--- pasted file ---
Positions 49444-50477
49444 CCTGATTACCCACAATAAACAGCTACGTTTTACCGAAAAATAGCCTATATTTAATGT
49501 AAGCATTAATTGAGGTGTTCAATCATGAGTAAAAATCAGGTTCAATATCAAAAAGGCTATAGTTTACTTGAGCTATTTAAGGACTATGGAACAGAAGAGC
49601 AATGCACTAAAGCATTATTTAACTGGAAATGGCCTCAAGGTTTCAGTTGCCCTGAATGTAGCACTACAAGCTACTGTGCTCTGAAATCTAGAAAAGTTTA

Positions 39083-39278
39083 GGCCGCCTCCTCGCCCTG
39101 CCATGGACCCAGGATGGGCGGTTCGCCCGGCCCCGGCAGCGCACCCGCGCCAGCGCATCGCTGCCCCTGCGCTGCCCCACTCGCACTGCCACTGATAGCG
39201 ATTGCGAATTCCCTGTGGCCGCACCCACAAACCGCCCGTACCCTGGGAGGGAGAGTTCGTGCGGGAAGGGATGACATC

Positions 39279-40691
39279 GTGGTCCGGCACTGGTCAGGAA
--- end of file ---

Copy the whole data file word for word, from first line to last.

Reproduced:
Positions 49444-50477
49444 CCTGATTACCCACAATAAACAGCTACGTTTTACCGAAAAATAGCCTATATTTAATGT
49501 AAGCATTAATTGAGGTGTTCAATCATGAGTAAAAATCAGGTTCAATATCAAAAAGGCTATAGTTTACTTGAGCTATTTAAGGACTATGGAACAGAAGAGC
49601 AATGCACTAAAGCATTATTTAACTGGAAATGGCCTCAAGGTTTCAGTTGCCCTGAATGTAGCACTACAAGCTACTGTGCTCTGAAATCTAGAAAAGTTTA

Positions 39083-39278
39083 GGCCGCCTCCTCGCCCTG
39101 CCATGGACCCAGGATGGGCGGTTCGCCCGGCCCCGGCAGCGCACCCGCGCCAGCGCATCGCTGCCCCTGCGCTGCCCCACTCGCACTGCCACTGATAGCG
39201 ATTGCGAATTCCCTGTGGCCGCACCCACAAACCGCCCGTACCCTGGGAGGGAGAGTTCGTGCGGGAAGGGATGACATC

Positions 39279-40691
39279 GTGGTCCGGCACTGGTCAGGAA